Journalistic debt can hit smaller outlets hardest. A story about a local murder recently published in the Traverse City Record Eagle was subsequently rewritten by a national outlet and a local TV station. Only the latter versions initially appeared in Google News, with no mention of the original source.

Flipboard isn’t exempt from these challenges, though we do our best to uphold our standards. We don’t always prominently feature the source that broke a story; we don’t always label an opinion piece as such; and sometimes our sources aren’t clearly identified. These examples chip away at our concept of truth and objectivity. These examples should be—and are—preventable.

Many of the biggest companies have attempted to correct for this by hiring journalists retroactively—think Katie Couric at Yahoo!, Campbell Brown at Facebook, or Peter Hamby at Snapchat. But are these hires valued internally, and can you ever really correct for journalistic debt? Can you infuse values into an organization after its principles are well established? And if you can, will it ever correct for the failures of the past?

The adage used to be that “content is king.” This has been challenged in favor of connection and community. In his book “The Content Trap,” Harvard Business School professor Bharat Anand argues: “It’s striking how many digital media managers still think in terms of product appeal to individual customers rather than in terms of managing and exploiting connections. This is even more surprising in view of the fact that that media consumption has always been inherently social.”

“Social” is no doubt key to success, but without quality content, without great storytelling—even without mediocre storytelling—platforms are diminished. Quality content is part of their currency, their value, their social engine, and crucial to their retention mechanisms. When tech companies fail to recognize this, and forget that it’s a privilege to surface the journalism produced by others, they lose, their audiences lose, and journalism loses.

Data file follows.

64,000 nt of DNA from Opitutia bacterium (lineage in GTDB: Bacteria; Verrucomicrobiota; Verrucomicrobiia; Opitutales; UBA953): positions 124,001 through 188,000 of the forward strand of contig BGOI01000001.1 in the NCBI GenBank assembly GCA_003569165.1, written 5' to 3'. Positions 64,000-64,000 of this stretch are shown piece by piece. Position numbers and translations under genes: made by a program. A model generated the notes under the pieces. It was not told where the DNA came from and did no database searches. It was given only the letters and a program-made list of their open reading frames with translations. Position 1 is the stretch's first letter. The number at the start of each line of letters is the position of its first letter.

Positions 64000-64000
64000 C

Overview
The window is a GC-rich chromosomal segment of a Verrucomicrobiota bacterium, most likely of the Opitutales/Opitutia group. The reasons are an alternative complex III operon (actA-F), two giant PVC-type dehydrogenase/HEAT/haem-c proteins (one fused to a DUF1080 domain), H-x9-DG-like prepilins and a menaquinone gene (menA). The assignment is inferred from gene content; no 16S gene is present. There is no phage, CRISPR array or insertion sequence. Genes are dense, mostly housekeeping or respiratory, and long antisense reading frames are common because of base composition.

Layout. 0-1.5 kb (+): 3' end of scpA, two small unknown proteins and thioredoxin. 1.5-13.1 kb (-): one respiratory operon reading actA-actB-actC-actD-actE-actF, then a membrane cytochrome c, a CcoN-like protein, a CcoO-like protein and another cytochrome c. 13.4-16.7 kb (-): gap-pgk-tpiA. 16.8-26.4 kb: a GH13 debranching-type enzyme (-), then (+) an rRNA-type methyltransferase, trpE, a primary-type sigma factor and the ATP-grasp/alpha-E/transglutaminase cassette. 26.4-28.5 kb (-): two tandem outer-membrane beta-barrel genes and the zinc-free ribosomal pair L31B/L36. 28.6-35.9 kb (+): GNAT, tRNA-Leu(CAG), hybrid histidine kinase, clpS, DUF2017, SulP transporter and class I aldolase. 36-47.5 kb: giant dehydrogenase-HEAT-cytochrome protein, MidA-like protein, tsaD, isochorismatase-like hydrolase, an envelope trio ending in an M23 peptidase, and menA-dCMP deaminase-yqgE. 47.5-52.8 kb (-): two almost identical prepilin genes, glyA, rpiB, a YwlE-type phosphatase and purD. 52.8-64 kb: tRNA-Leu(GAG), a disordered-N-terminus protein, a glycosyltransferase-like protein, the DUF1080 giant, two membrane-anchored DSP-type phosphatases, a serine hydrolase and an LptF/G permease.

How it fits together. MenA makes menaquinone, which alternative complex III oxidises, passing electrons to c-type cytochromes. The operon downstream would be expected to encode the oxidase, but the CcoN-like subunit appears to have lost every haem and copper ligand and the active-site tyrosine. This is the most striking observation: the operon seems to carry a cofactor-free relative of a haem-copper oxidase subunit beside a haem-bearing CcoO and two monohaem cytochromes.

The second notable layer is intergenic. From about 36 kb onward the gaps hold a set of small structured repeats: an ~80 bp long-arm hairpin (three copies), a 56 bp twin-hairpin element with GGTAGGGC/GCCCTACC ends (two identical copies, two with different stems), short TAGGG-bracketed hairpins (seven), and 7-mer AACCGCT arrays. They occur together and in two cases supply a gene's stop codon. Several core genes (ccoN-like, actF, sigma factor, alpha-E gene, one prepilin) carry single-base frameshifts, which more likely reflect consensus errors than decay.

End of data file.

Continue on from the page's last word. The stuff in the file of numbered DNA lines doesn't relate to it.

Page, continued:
If you accept this industry-wide failure, it’s easy to understand why trust in platforms is down and trust in traditional news outlets and local news is up. Edelman’s Trust Barometer report released in January showed people are turning toward traditional news media, a marked shift from last year. Consumption of traditional news weekly or more increased by 8 percentage points, from 24 percent to 32 percent, and the number of people who said they consume traditional news less than weekly dropped over 20 percentage points, from 49 percent to 28 percent according to the survey. Axios’ Sara Fischer summed it up this way: “Consumers are turning to traditional media to fact-check reports and claims amid a chaotic and confusing news environment.”

But the report also showed that Americans, 73 percent of them, fear false information or fake news, and a recent Pew survey showed Americans still feel the media doesn’t understand them.

Platforms can be part of the solution to these challenges—if they embrace and value journalism and the minds behind that journalism. I’m not sure if journalistic debt can ever truly be corrected for, but we can crack away at it bit by bit, hire by hire, journalistic standard by journalistic standard. That is the path toward increasing trust in platforms and a key part of building  sustainable business models to power great journalism.